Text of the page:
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‘Swordfish' a disappointment but a keeper - Justin Boron

”Swordfish“ is one of those movies that I feel bad about owning, but whenever it's on television, I'm compelled to watch it.

This weekend, for example, it was on TBS and I tuned in even though there were several other more-worthy sporting events and entertainment programs on.

For me, the movie didn't even need the ubiquitous promotion that it received on the Superstation, with ads appearing at least twice for every half-hour program.

I think all of them had John Travolta's mug with that idiotic long hair.

As soon as I heard it would be on, I was locked in.

Don't get me wrong. This is truly a terrible movie. But on my personal ”Bad movies to Love Top 100,“ it's climbing fast. It's almost up there with movies like ”The Replacements“ or ”True Lies.“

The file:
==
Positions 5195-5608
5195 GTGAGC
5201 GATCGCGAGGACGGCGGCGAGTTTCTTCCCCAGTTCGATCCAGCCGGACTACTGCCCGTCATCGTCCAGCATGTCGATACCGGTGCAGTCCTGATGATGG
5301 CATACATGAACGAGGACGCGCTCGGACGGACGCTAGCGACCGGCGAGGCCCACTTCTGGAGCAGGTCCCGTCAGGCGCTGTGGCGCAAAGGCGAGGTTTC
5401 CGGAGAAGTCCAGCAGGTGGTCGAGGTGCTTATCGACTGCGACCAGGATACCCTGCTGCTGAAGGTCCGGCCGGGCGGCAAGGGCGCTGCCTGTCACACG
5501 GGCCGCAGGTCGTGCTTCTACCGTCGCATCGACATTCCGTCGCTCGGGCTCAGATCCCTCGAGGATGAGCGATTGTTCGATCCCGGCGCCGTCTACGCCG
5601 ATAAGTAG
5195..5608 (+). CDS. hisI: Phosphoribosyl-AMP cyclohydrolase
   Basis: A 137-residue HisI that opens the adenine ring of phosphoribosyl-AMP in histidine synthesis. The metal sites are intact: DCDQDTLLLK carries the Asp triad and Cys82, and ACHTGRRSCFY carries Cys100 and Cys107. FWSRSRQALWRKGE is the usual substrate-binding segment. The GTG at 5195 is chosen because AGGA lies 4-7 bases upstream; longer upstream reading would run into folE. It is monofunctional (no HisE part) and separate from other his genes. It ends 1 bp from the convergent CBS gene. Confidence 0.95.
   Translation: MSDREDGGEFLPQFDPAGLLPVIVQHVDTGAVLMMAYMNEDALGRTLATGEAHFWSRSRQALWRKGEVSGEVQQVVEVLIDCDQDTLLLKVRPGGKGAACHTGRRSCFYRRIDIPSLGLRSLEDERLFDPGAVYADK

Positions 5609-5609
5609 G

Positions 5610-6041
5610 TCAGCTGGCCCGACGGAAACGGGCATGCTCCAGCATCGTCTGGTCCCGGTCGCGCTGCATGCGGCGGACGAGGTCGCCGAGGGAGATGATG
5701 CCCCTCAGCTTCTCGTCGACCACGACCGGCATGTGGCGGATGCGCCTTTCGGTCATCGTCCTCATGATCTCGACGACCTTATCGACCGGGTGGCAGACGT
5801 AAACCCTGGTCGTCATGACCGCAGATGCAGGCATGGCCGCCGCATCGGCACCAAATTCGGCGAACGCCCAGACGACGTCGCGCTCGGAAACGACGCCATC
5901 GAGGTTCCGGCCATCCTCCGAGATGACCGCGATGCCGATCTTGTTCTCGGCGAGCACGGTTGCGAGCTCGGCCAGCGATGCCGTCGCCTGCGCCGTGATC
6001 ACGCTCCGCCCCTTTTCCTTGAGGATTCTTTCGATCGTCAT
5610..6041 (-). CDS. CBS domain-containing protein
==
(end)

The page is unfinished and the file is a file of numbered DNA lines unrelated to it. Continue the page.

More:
The story line is intentionally unrealistic, and all the gunfire, chases and explosions push the movie along.

But what really drives it for me are the awful performances by an award-winning actor.

The biggest conflict in the movie isn't between Stanley, who wants back his daughter, and Gabriel Shear, who is using Stanley to hack into top-secret bank accounts worth millions of dollars.

The biggest conflict is between Travolta and the character he is playing. How can Travolta be playing an espionage mastermind who would need a soaring IQ to accomplish the things that Gabriel does?

Given, Travolta does street-smarts well in ”Pulp Fiction,“ and I guess in ”Phenomenon“ his portrayal of a super-genius whose intelligence is conveyed from the above is all right.

But in ”Swordfish“ he is just ridiculous.

When he takes a sip of his cappuccino or drags off his cigarette, then speaks in his nasal, intellectual voice, Travolta underscores why they should've picked someone like David Duchovny or Johnny Depp to play this role.

That way, when Gabriel Shear tries to use words like ”misdirection“ and explain complicated concepts like the tactical strategy against international terrorism, it doesn't sound like some freshman high-schooler whose trying to spout what he read on the cover of a Stephen Hawking book.

Despite all of my misgivings about the casting of this movie, it makes for some great one-liners.

Justin Boron is the government reporter for the News-Daily. His column appears Monday. He can be reached at 770-478-5753 or jboron@news-daily.com